Monthly Archives: May 2012

which public’s which?


The complex system of distribution and aggregation, or as Danah Boyd (2009) would call it, a “world of flow”, cultivated by networked media has profound impacts on the formation and subsequent nature of publics. As the publishing industry reforms to resemble a “stream” (Boyd 2009), a continuous mechanism for information to be lived and breathed, this begs the question: how do we as publics produce, consume and assemble around information in this form?

Shirky (2009) makes the presumption that society don’t need the platforms, we need content – and I have to agree. In the networked mediascape, Twitter, Facebook and the likes are all merely tools to acquire a desired experience. Hence, it prevails that publics are using a far more diverse range of platforms to aggregate content that interests them. Boyd (2009) rightly establishes the catch with this model – “In a networked world, people connect to people like themselves”.This presents obvious complications for media producers – how do you tap into this now highly personalised, and sometimes narrowminded channel? Further still, how do you find the channel that suits your content?

Boyd, D 2009, ‘Streams of Content, Limited Attention: The flow of Information through Social Media’, paper presented at the Web2.0 Expo 2009, viewed 25 May 2012, <>

Shirky, C 2009, ‘Newspapers and Thinking the Unthinkable’, Clay Shirky, weblog post, 13 March, accessed 25 May 2012, <>

Making the Invisible, Visible


Information Graphics or info graphics are visual representations of information, data and knowledge, in such a means that it creates greater understanding.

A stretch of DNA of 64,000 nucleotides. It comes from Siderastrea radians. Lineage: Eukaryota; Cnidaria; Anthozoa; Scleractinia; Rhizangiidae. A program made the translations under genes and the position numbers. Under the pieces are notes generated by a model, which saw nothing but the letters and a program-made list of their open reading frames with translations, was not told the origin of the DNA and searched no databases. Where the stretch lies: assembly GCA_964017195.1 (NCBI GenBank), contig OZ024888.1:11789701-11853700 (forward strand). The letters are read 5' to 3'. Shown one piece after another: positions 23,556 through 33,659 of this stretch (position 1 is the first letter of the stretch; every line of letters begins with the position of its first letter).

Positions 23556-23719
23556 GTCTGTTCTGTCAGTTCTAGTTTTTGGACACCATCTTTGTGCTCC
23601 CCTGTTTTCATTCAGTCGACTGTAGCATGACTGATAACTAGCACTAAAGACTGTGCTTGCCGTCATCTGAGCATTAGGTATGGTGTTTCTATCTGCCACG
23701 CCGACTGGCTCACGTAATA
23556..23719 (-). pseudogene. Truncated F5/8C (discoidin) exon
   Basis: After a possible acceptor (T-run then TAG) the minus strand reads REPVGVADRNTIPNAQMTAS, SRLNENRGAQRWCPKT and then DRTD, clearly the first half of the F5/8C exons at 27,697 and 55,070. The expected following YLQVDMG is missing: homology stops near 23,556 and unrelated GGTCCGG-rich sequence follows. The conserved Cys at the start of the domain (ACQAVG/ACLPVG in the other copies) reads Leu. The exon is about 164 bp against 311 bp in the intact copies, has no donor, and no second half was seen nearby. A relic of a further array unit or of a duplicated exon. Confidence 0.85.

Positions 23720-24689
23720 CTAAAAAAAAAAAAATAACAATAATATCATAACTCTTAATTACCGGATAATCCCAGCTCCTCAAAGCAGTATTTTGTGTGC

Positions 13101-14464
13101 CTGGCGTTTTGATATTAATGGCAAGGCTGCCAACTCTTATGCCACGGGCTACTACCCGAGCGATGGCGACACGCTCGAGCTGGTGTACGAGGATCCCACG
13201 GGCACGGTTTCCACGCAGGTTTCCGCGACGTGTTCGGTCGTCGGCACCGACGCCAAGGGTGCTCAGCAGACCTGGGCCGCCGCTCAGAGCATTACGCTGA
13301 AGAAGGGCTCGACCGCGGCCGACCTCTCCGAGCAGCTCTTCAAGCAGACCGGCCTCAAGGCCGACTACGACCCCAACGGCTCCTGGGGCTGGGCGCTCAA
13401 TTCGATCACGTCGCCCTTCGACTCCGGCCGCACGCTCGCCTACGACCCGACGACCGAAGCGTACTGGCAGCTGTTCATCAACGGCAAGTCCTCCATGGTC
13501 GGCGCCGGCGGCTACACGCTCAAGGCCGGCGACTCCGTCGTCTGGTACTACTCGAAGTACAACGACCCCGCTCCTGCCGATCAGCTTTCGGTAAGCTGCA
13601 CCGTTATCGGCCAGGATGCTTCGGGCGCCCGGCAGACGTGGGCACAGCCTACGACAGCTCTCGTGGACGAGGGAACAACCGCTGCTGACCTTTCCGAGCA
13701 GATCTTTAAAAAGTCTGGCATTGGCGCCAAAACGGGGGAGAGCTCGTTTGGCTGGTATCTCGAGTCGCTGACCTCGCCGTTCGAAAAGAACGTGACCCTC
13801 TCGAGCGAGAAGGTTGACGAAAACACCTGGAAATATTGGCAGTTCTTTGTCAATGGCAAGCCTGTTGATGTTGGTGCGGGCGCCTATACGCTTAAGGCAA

By simplifying the content into a visualization of symbols, pictograms, boxes, lines and arrows, we generate a simpler convention of language. Visualizations illustrate information that would be hardly conceivable in a convenient manner if it were written text.

Info graphics and visualizations are all around us. You can think of it as ”Visual shorthand for everyday concepts”.  The hexagonal stop sign at an intersection, the dotted line along a map that displays the train route or fire escape plans. They are everywhere, and are something we interpret daily.

“For our visualization we choose to focus on nutrition, more specifically, the calorie content of two popular fast-food chains, Subway and McDonalds, and display in correlation the amount of exercise required to burn off the calories consumed.

As a group we believed there was a misunderstanding amongst general society about the ACTUAL difference – or rather lack of – between the calories in popular McDonalds and Subway meals.  While this information is available in each of the chains nutritional charts, people hardly access this information and compare for themselves unless they have a significant invested interest.  Therefore we decided to make the invisible calories comparison and subsequent exercise required between these two chains, visible.

To do this we simply selected 10 different and popular items from each chain’s nutrition chart, and placed them upwards along a scale according to their calorie content.  We then also, researched the amount of exercise in time and type, and displayed that data against the calories, overall indicating the exercise required to burn off a Big Mac or Meatball sub.  In addition, we conducted a small survey, asking which chain people preferred over the other, and presented the result at toward the bottom as human figures.”